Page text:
Op-Ed: Why does the Pentagon give a helping hand to films like ‘Top Gun’? By Roger Stahl

Hollywood supply the U.S. military and intelligence community with some of their best propaganda. From Roger Stahl at archive.ph:

Actor Tom Cruise in the film "Top Gun: Maverick."

Tom Cruise plays Capt. Pete “Maverick” Mitchell in “Top Gun: Maverick.”
(Paramount Pictures)

As this country commemorates Memorial Day, many will head to theaters to bathe in the nostalgia of “Top Gun: Maverick,” which opened Friday. With Tom Cruise on screen, the multiplex will crack with high-fives and roar with F-18 fighter jets, those sleek emblems of American power.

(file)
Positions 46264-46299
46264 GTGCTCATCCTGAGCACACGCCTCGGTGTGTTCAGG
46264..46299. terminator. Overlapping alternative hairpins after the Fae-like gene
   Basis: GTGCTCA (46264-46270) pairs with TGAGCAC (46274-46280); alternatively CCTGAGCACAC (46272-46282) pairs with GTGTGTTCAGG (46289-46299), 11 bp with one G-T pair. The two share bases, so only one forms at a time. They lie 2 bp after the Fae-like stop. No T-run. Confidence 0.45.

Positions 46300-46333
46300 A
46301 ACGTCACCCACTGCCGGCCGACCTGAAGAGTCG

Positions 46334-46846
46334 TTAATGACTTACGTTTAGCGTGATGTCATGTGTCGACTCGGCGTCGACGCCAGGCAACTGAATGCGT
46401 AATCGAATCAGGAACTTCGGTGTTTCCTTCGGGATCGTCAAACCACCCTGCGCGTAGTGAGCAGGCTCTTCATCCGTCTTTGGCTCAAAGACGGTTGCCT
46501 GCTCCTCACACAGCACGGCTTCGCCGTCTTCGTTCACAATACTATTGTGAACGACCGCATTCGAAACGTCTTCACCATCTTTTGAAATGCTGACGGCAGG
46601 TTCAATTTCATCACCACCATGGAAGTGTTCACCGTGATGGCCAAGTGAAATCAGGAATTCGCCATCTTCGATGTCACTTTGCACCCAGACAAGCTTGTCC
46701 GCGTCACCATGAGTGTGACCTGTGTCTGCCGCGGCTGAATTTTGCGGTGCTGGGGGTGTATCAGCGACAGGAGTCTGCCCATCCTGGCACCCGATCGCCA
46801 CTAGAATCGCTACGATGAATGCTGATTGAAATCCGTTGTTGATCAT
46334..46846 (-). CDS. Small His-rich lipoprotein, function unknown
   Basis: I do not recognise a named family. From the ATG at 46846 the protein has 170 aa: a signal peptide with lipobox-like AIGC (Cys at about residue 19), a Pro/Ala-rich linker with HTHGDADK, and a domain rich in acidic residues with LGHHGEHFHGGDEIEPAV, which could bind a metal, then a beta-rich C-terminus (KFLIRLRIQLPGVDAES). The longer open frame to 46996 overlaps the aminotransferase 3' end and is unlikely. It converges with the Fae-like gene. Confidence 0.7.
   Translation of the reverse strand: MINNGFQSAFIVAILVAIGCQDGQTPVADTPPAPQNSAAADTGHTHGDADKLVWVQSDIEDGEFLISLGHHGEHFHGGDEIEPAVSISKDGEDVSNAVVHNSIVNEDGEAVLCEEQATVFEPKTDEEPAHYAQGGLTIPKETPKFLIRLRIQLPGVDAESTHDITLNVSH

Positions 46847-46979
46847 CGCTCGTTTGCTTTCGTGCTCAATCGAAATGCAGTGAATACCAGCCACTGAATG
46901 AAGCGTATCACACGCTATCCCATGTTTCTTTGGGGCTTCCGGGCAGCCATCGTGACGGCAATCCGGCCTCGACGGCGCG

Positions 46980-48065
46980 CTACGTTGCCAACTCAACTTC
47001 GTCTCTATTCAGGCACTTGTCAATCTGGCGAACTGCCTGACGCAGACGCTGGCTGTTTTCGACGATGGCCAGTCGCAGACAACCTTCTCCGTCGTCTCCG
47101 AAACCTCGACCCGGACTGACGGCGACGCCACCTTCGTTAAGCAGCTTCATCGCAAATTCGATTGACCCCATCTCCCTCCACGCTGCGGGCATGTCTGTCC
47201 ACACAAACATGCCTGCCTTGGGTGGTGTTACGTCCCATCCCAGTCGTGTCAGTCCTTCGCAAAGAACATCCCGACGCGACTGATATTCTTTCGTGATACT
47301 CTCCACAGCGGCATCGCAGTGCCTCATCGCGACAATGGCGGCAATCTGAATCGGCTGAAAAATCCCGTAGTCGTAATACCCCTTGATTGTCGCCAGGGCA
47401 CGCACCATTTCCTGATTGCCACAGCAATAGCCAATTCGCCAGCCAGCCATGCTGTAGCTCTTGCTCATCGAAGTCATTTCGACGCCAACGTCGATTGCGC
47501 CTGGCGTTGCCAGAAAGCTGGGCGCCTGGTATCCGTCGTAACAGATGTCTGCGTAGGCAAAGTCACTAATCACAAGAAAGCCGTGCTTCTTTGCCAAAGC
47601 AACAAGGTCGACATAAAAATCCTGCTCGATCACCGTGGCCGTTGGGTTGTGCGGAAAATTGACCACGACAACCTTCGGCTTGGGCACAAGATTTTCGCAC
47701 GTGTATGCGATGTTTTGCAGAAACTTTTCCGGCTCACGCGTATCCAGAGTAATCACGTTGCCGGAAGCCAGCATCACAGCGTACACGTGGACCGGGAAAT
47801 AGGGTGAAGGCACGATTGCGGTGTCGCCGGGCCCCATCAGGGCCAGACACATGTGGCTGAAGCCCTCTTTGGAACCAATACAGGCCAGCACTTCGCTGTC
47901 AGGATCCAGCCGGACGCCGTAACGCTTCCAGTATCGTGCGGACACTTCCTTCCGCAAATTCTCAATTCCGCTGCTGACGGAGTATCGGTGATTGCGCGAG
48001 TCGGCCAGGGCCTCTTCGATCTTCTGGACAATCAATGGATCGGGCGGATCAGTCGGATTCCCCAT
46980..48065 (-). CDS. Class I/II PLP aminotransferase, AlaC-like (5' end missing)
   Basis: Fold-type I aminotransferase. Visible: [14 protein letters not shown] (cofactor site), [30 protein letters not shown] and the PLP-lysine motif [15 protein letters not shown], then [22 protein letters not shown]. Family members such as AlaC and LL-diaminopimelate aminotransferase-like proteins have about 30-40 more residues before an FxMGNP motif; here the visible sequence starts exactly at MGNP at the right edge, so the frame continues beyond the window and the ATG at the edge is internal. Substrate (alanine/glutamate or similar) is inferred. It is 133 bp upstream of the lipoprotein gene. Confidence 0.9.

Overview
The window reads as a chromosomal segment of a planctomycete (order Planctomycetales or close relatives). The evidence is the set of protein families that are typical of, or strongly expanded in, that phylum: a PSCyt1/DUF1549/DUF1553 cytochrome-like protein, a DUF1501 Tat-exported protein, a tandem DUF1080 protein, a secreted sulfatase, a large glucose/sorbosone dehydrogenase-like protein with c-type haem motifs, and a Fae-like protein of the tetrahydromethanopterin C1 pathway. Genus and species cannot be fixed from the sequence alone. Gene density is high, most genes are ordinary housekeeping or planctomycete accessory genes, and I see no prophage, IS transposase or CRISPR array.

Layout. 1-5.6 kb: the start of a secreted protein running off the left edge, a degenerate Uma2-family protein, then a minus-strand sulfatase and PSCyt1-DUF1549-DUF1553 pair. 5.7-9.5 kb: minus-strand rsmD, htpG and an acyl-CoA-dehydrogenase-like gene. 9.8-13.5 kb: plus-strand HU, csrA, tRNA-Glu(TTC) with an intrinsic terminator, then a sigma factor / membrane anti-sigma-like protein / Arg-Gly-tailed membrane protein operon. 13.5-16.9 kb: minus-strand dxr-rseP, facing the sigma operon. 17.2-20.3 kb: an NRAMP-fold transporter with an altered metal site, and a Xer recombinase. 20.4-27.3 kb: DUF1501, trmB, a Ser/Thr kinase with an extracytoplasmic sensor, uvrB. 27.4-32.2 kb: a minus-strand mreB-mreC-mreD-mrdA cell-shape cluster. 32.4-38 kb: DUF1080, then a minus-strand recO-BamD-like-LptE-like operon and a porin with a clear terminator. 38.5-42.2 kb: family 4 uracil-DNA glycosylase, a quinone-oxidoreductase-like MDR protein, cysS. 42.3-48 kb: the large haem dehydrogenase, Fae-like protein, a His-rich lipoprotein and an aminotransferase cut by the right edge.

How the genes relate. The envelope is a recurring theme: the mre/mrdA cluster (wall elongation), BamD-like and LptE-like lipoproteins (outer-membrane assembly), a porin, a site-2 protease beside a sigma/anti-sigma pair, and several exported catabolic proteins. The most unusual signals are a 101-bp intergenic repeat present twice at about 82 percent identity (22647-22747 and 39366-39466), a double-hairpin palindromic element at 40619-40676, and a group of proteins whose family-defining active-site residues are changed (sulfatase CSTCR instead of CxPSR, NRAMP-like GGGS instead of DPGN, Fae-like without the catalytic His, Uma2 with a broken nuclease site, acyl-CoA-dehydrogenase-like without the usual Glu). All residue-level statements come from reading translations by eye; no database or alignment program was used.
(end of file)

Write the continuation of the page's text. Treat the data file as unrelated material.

The film’s F-18s and other military gear are courtesy of the Pentagon. This is the job of the U.S. Defense Department’s Entertainment Media Office, which allows use of such assets in exchange for control of the script. Each military branch — except for the Marine Corps, which operates out of Camp Pendleton in San Diego County — maintains satellite offices along Wilshire Boulevard to do outreach with the entertainment industry. The original 1986 “Top Gun,” which was intimately guided by the Navy, has long represented the military’s capabilities when it comes to steering pop culture.

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